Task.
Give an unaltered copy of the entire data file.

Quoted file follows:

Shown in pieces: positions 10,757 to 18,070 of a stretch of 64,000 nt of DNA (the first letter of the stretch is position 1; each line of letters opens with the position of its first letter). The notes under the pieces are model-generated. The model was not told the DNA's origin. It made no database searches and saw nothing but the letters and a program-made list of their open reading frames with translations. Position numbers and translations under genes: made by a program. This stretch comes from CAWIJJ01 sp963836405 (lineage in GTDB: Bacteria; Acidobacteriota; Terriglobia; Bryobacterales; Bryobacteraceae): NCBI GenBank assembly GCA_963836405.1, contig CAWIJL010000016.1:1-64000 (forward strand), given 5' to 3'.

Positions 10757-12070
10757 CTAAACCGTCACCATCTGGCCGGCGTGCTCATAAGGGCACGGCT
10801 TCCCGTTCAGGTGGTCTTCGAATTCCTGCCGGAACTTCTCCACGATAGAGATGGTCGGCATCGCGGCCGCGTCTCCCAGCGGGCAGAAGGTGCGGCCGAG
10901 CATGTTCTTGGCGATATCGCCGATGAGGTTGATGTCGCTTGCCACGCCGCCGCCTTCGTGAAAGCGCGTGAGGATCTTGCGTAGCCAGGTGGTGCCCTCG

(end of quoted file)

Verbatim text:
Shown in pieces: positions 10,757 to 18,070 of a stretch of 64,000 nt of DNA (the first letter of the stretch is position 1; each line of letters opens with the position of its first letter). The notes under the pieces are model-generated. The model was not told the DNA's origin. It made no database searches and saw nothing but the letters and a program-made list of their open reading frames with translations. Position numbers and translations under genes: made by a program. This stretch comes from CAWIJJ01 sp963836405 (lineage in GTDB: Bacteria; Acidobacteriota; Terriglobia; Bryobacterales; Bryobacteraceae): NCBI GenBank assembly GCA_963836405.1, contig CAWIJL010000016.1:1-64000 (forward strand), given 5' to 3'.

Positions 10757-12070
10757 CTAAACCGTCACCATCTGGCCGGCGTGCTCATAAGGGCACGGCT
10801 TCCCGTTCAGGTGGTCTTCGAATTCCTGCCGGAACTTCTCCACGATAGAGATGGTCGGCATCGCGGCCGCGTCTCCCAGCGGGCAGAAGGTGCGGCCGAG
10901 CATGTTCTTGGCGATATCGCCGATGAGGTTGATGTCGCTTGCCACGCCGCCGCCTTCGTGAAAGCGCGTGAGGATCTTGCGTAGCCAGGTGGTGCCCTCG